Hanley v. Kansas City Southern R. Co., supra, at 621. This limited scope of the Lehigh Valley case was the basis of decision in United States Express Company v. Minnesota, 223 U.S. 335. In that case, the Minnesota Supreme Court had interpreted the Lehigh Valley decision
as allowing a recovery of taxes upon that proportion of the earnings derived from the carriage wholly within the state. This seems to us the safer rule, and avoids any question of taxing interstate commerce, and we adopt and apply it to this case. Nine percent. of the taxes recovered on this class of earnings should be deducted from the amount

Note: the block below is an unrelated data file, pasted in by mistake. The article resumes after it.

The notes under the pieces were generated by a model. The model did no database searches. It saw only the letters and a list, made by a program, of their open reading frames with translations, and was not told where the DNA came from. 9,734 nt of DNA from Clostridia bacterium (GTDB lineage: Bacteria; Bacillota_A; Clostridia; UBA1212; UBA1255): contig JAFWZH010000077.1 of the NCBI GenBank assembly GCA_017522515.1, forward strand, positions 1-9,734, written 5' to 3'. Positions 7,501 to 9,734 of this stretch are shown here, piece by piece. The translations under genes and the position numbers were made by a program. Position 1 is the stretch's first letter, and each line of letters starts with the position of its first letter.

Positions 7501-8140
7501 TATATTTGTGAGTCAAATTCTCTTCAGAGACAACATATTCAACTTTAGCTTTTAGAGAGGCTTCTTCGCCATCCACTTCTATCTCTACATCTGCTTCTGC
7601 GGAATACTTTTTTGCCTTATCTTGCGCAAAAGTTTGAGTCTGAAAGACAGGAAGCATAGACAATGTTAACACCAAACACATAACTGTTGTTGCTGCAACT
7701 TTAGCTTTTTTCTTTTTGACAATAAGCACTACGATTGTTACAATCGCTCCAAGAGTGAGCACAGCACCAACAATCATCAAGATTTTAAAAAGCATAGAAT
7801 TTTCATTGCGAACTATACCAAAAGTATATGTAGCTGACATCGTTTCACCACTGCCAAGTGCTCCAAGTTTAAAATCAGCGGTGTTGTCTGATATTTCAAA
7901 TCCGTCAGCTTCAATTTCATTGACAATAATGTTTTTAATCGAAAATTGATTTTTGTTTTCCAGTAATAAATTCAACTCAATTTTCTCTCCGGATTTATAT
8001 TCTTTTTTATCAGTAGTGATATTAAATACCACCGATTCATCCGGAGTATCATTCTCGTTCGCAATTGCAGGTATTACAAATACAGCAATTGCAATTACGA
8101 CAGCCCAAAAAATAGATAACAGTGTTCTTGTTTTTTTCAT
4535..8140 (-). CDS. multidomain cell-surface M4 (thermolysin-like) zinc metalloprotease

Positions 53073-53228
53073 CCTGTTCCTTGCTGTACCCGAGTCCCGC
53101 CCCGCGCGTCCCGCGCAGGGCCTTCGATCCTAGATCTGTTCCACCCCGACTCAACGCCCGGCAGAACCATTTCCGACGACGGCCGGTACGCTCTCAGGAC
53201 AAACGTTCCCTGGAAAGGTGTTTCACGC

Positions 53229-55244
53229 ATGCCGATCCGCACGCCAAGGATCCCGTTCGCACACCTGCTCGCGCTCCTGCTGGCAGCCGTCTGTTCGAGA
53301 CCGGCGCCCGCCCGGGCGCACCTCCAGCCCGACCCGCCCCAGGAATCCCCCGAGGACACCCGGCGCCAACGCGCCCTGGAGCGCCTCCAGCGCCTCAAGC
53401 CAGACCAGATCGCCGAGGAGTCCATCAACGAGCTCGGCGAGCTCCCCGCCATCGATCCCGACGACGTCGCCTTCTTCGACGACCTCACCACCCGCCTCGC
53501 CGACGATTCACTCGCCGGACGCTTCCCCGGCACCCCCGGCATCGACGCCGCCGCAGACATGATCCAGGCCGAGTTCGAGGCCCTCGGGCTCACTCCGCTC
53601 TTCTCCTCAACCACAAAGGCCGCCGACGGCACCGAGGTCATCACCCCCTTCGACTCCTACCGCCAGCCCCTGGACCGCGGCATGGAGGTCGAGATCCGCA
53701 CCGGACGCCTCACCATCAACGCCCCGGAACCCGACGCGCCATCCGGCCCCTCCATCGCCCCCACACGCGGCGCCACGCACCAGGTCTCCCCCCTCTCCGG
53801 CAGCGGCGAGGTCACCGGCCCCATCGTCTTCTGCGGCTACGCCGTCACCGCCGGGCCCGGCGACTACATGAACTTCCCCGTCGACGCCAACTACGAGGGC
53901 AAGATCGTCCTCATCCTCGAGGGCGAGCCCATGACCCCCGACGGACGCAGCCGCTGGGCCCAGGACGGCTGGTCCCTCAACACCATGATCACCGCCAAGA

of the recovery.
In view, however, of some contrariety of views to which the opinion in the Lehigh Valley case has given rise, it calls for a more candid consideration than merely quoting phrases from it congenial to a particular decision. The Lehigh Valley case was this. The Lehigh Valley Railroad Company attacked the validity of a Pennsylvania statute taxing the company's gross receipts from its line between Mauch Chunk, Pennsylvania, and Phillipsburg, New Jersey. The Pennsylvania Railroad operated a connecting line between Phillipsburg and Philadelphia. The Lehigh and the Pennsylvania had arranged for continuous transportation of through passengers and freight between Mauch Chunk and Philadelphia. The trial court had found, as appears from the record, that the